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Rev. James Dryborough Lumsden

THIS leaf contains a recital of the "Acts" of an Apostle. Though the record of his deeds is somewhat of the brevity of Caesar's dispatch, it has also its victorious accent. Such a roll achievements under God, would have challenged the admiration of the chiefest of the sacred band in early Christianity.  Paul could not have read of such long service, and with the grace of God abounding, in the conversion of hundreds and hundreds, without apostolic commendation.

When the great Marius, charged with the war against Jugurtha, was twitted by the patrician dandies of Rome, for want of old lineage, he turning in scorn upon the imbeciles, said that they coup many ancestors, but not a single campaign. Lumsden perhaps cannot trace pedigree "to the Archbishop of Canterbury and back to St. John," but he like the Apostles has made full proof of ministry. God has knighted him on the field of victor.

He is the son of William and Agnes T. Lumsden, and born in the city of Edinburg, Scotland, November 3d, 1811. His parents immigrated to America in 1817, and settled in Poughkeepsie, N.Y.

The family removed to Virginia the next year. His father was a Quaker and his mother a Free Will Baptist. Mr. Lumsden was converted in Petersburg, Va., under the ministry of the Rev. William Hammett, September 26th, 1826, and received into full membership by the Rev. William A. Smith, in 1827. H e was licensed to exhort in 1829, and to preach in 1831, by Rev. G. W. Nolley. He had been educated at the Richmond Academy. On the subject of educational qualification for the ministry, Mr. Lumsden says: `Through the persuasion of the Rev. H. G. Leigh, Presiding Elder of Petersburg District, I gave up my arrangement to spend two or three years at Randolph Macon College. 

He assured me that there was no necessity for the delay, and that my education was superior to his attainments when he commenced his ministry. I yielded to his judgment, but have regretted the mistake all my life, not that I would have been wiser, but I could have done my work easier to myself, and perhaps more satisfactorily to my hearers."

He was sent to Greensville Circuit in 1836, Person Circuit 1837. In January, 1838 he was received into the North Carolina Conference at Greensboro', and was ordained deacon by Bishop Morris. That year he travelled Mattamuskeet Circuit, where four hundred persons a converted. In 1839 he was stationed in Washington, N. C. During that year a hundred were brought to the Saviour. In 1840 he was ordained Elder by Bishop Morris in Newberne. He served two years (1840-1,) in Salisbury, N. C., with a considerable accession to the church ; 1842-3 Guilford Circuit. In this work over four hundred were converted. He was assigned to Rockingham Circuit in 1844, where nearly four hundred made a profession of faith. There were also on the Davidson Circuit in 1845 a numerous ingathering under his ministry. In 1846-7 there was a great out-pouring of the Spirit in Stokes. The next two years saw a like increase on Iredell; also in Wilkes during 1850; next year Randolph witnessed the conversion of hundreds. There was good success in 1852 on Alamance.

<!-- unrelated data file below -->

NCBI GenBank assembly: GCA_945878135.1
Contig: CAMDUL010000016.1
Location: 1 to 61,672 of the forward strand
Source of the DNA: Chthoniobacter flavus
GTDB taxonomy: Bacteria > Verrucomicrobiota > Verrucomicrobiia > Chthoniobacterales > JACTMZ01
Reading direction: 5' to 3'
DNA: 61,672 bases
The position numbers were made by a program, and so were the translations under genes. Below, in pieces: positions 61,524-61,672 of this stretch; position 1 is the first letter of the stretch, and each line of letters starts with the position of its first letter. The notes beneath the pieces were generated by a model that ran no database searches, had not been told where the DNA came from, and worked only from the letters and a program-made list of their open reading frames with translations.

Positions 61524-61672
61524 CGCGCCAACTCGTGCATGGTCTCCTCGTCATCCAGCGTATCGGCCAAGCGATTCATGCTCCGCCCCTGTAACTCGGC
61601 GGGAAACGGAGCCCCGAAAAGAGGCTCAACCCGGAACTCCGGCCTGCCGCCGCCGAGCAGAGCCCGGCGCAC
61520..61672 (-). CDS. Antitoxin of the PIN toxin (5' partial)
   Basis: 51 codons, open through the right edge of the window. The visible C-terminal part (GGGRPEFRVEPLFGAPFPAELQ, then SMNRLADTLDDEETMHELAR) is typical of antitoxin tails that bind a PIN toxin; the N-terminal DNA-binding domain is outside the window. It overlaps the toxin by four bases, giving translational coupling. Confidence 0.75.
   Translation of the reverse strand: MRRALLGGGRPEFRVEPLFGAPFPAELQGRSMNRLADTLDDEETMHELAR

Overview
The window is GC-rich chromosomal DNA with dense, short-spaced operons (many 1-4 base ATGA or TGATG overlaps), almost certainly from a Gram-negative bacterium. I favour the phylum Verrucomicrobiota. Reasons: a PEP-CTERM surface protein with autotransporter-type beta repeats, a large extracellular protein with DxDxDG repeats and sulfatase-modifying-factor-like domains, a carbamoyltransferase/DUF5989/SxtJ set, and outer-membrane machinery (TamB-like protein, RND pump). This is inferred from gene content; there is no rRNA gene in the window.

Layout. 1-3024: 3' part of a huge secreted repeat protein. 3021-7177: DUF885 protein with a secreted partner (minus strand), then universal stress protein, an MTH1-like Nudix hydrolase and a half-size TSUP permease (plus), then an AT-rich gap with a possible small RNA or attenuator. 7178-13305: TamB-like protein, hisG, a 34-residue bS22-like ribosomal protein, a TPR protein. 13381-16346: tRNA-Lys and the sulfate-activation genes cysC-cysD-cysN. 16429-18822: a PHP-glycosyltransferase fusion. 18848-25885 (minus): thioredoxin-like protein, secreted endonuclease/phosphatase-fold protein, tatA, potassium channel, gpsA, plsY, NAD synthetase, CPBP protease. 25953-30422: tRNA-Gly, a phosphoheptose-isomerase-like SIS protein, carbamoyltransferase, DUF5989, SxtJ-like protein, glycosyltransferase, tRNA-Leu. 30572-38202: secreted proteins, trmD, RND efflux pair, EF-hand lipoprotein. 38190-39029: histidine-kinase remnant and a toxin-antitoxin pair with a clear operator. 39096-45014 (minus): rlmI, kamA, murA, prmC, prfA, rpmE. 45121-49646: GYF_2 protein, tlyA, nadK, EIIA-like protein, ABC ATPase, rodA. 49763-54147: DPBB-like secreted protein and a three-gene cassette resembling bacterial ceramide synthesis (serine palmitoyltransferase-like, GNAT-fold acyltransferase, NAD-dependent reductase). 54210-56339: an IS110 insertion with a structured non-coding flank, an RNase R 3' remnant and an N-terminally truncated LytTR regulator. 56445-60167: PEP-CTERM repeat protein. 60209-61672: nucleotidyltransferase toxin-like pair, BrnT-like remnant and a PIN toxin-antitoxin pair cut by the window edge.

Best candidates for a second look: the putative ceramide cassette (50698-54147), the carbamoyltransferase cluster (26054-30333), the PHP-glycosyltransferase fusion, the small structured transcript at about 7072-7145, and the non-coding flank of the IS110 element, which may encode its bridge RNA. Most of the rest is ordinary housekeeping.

In November, 1852, Mr. Lumsden was transferred to the Virginia Conference, and placed on the Murfreesboro' Circuit, where numerous conversions occurred, likewise on Gates the next year. In 1855-6 Campbell Circuit, one hundred and fifty conversions ; in 1857-8 Princess Anne, three hundred conversions ; 1859-60 Pasquotank, nearly the same number made profession ; in 1860 Matthews where God blessed his labors during the fearful years of war. He witnessed many stirring scenes. In 1864 Pasquotank in two years witnessed nearly four hundred conversions. 

In November, 1866, Hertford Circuit, continued success ; 1869, Hampton and York, many were brought to know their Redeemer. In 1871-2 Indian Ridge, one hundred converts ; 1873, Norfolk Circuit 1874 Chuckatuck, a number converted on each field ; 1875-6 Meherrin Circuit, with good harvest each year ; 1877 Mount Pleasant Circuit, with some gain ; 1878-9 Wicomico, with revivals and additions.

During the forty three years of his ministry there have been between four and five thousand conversions.

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He was married April, 1832, by Rev. Minton Thrift, in Petersburg, Virginia, to Susannah Poythress Andrews, daughter of James and Mary Andrews, who died in triumph April, 1836--was married again August 20th, 1840, to Mrs. Elmira Harris Brandon, of Rowan county, North Carolina, who passed through all the changes of the itinerancy until March 28th, 1875, when she ascended in triumph and full assurance of faith to her home in heaven. He was again married to Miss Sallie Sykes, daughter of Britton Sykes, of Northampton county, North Carolina, October 17th, 1876.

Source:  Sketches of the Virginia Conference, Methodist Episcopal Church, South.  by Rev. John J. Lafferty Richmond, Va., Christian Advocate Office 1880.

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The above biography is held at Genealogy Finds.  Permission has been granted to republish here.


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